Jul 25, 2012, 6:21 PM EST
What on earth is happening at Citizens Bank Park?
For the fourth consecutive day, the Phillies won in dramatic fashion. By responding to a one-run deficit in the bottom of the tenth on Wednesday, they produced both their third comeback and walk-off victories this week — a 7-6 victory against the Milwaukee Brewers that also represents the first three-game sweep of 2012.
Simply put, this has been unlike any stretch of baseball the Fightins have played all season.
Behind Vance Worley (5.1 IP, 10 H, 3 ER) and a stellar relief effort from Kyle Kendrick (1.2, 1, 0), the Phillies built a 5-3 lead through seven frames, with three of the home team’s runs coming off the bat of Chase Utley. Charlie Manuel’s decision to have Antonio Bastardo pitch to Ryan Braun with a runner on in the eighth proved disastrous however, as the National League’s reigning MVP sent a 2-1 offering into the left-field seats — his 28th of the season — to knot the score.
Jonathan Papelbon got the Phils to extras, where defensive miscues reared their ugly head once again. Subbing for the hurting Placido Polanco, Ty Wigginton dropped a routine pop up in front of the third base bag, his 12th error of the season allowing Carlos Gomez to take second. Gomez reached home after a pair of sacrifices to give the Brew Crew a 6-5 lead, putting Michael Schwimer on the hook for a loss, but setting the table for the latest set of heroics.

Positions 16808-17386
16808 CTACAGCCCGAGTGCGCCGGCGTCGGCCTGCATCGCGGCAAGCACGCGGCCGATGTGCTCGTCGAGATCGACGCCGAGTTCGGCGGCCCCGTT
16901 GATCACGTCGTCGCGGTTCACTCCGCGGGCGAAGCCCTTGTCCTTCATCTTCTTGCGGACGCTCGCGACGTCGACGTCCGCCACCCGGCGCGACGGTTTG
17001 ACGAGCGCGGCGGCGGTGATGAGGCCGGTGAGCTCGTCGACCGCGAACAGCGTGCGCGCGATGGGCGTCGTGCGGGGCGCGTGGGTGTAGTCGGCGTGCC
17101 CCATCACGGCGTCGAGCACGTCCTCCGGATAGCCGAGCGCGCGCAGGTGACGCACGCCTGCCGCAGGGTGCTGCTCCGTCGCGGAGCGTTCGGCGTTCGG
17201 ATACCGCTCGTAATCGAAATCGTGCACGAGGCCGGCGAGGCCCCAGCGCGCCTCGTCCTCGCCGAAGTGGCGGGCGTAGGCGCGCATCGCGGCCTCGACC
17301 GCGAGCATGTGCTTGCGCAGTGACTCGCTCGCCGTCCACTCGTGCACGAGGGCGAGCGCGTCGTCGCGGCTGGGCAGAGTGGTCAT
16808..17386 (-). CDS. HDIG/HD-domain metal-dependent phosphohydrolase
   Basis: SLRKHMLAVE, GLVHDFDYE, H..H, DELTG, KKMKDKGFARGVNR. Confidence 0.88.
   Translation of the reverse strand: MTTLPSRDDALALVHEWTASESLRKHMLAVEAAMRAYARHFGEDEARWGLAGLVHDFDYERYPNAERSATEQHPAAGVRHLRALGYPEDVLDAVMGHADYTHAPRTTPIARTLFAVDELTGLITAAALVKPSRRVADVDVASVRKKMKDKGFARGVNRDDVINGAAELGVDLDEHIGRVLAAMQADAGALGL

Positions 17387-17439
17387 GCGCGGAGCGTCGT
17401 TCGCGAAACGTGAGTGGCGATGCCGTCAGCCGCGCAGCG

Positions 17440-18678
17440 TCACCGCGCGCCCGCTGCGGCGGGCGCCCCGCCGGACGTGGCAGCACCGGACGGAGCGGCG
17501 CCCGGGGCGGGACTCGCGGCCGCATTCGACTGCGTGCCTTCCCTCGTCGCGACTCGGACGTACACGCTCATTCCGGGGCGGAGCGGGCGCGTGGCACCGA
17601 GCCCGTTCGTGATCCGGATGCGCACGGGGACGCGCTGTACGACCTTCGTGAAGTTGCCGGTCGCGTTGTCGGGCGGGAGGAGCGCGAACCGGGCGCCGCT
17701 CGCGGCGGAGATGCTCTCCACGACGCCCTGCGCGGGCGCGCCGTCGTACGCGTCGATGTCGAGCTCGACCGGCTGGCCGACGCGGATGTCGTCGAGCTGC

With their backs against the wall, John Mayberry worked a one-out walk, and giving Carlos Ruiz the day off, Erik Kratz belted a double into the corner for his third hit of the afternoon. Chooch still managed to have his finger prints all over this one, following Kratz’s AB with a pinch-hit sac fly to bring Mayberry home to tie the game. Finally, with two down, Jimmy Rollins slapped a line drive into right-center, scoring a sliding Mike Fontenot running for Kratz.
Elation. We’re starting to get used to that feeling again.
It was Rollins’ second walk-off hit over this four-game span, and the second blown save for Milwaukee’s Francisco Rodriguez in this series — sixth this year.
Before anybody goes overboard with effusive praise, it’s worth a reminder that three of the last four are over the Brewers, who all of a sudden find themselves one of the few teams in the NL with a worse record than Philadelphia. But hey, when the club is scrapping for life, you take the W’s however they come.
And as for the question we lead with — what on earth is happening at CBP? — the answer couldn’t be more obvious. This really is a different team when all of the key players are healthy.
There is still something to look forward to here.
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